Faces of Fauquier: Horses take him all over the county
Tommy Lee Jones has managed the Upperville Colt and Horse Show, America's oldest, since 1985. The 161st show continues through Sunday.
I get to see parts of Fauquier County that some people never get to see when I go fox hunting. I don’t have one special place, just lots of special places.
The humble huntsman of Casanova manages several local horse shows.
Tommy Lee Jones has been involved in fox hunting since he can remember. A resident of Fauquier County for almost 50 years, he gained experience in foxhunting, steeplechase, showing and training horses at a young age on his family farm.
Now, he manages the Upperville Colt and Horse Show, the Warrenton Horse Show and serves as president of the advisory board for the Warrenton Pony Show.
As the Casanova huntsman for the past 44 years, he has covered much of the beautiful countryside in Fauquier County. He believes the future development of the county should be sensible.
“Hopefully it won’t be so developed that we won’t be able to foxhunt. Hopefully we can keep the county at a balance so we don’t tax the farmers out and they can maintain their land.”
Huntsman of Casanova since 1970, in charge of the hound breeding program and more. Manager of the Upperville Colt and Horse Show since 1985.
Manager of the Warrenton Horse Show for as long as I can remember. President of the Senior Advisory Board for the Warrenton Pony Show for 20 years.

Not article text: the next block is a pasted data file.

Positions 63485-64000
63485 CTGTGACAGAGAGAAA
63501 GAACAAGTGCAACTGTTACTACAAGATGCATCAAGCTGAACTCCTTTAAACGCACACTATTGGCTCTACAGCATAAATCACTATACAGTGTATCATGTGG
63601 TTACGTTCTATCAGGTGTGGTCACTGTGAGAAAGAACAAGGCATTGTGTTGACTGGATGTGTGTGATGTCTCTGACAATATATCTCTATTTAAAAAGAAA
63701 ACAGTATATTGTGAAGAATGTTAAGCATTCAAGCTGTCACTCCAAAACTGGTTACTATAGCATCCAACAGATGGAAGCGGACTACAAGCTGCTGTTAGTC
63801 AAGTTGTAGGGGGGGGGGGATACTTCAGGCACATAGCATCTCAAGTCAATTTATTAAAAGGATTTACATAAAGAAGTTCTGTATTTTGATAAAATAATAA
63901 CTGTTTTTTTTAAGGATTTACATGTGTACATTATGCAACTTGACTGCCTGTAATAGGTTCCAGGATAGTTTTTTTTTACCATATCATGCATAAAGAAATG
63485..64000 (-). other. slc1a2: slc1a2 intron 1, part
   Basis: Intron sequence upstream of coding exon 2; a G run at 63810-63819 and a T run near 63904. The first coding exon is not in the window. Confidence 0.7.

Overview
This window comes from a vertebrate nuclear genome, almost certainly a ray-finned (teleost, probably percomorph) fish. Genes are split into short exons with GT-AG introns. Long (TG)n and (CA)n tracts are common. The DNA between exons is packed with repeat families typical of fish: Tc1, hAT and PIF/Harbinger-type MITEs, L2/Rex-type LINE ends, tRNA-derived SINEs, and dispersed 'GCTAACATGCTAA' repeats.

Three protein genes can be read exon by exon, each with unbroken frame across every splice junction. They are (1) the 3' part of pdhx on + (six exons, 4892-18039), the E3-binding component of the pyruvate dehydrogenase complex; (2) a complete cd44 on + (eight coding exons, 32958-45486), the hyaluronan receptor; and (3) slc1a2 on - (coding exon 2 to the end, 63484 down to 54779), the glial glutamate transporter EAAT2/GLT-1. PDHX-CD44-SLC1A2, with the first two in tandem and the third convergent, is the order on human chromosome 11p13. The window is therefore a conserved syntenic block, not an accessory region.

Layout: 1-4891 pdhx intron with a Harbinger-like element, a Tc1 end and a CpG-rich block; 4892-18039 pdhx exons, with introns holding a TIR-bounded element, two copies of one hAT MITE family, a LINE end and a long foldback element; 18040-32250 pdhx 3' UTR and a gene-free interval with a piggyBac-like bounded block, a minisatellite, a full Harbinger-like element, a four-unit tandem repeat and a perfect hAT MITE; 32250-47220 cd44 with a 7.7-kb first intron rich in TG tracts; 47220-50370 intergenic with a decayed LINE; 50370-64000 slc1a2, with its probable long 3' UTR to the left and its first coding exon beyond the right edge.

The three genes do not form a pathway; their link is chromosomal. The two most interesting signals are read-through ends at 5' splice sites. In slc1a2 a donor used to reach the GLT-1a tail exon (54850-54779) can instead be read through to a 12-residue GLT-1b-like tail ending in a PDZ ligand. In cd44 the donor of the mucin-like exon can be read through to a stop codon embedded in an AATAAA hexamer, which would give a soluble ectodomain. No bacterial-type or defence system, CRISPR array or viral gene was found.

• Why do you do the job?
When I was growing up, my dad worked for the government, but he was a horse dealer. In the barns, if it was winter, we had foxhunters, in the summer steeplechase horses, and the rest of the year show horses. So I had knowledge of all those different fields.
Our specialty was taking horses off racetracks and making them into other types of horses. Then, the European horse imports made that market disappear, so I started managing horse shows and matriculated into the management part.
With the Warrenton Horse Show, I wanted to give back to the community. I have fox hunted all my life and they asked me to be the huntsman at Casanova. I get paid doing something I really enjoy.
Wife, Diane; daughter, Beth Kearnes; son, Jason; sister Karen Settle; mother, Doris, and three grandchildren.
Loudoun County High School, 1965. Associate’s degree in accounting, Northern Virginia Community College, 1967.
• How long have you lived in Fauquier?
Since 1965, forty-nine years.
• Why do you live here?
So I’m able to do these horse shows. Even though Fauquier County has grown, there are still rural areas to do foxhunting.
• How do you describe this county?
It’s a great place to live, friendly people. It’s close enough if you have to do something in town, you can. It’s big enough for us. It fulfills the things we need.
• What would you change about Fauquier?
I would like to see it a little more business-friendly so the tax base doesn’t get so crazy. Like Marshall, let that little town develop. I’m not an advocate of more and more houses, but we need sensible growth around the towns that are here. Make it easier for those who are sensible who want to develop in those towns.
• What do you do for fun?
Go to Saratoga, New York, for a week. Visit the grandchildren. Laying out in the yard in a hammock is good for me.
• What’s your favorite place in Fauquier?
At home in my hammock. I get to see parts of Fauquier County that some people never get to see when I go fox hunting. I don’t have one special place, just lots of special places.
• What will Fauquier be like in 10 years?
Hopefully, it won’t be that much different as it is now. We have been pretty lucky. Hopefully, it won’t be so developed that we won’t be able to foxhunt. Hopefully, we can keep the county at a balance so we don’t tax the farmers out and they can maintain their land.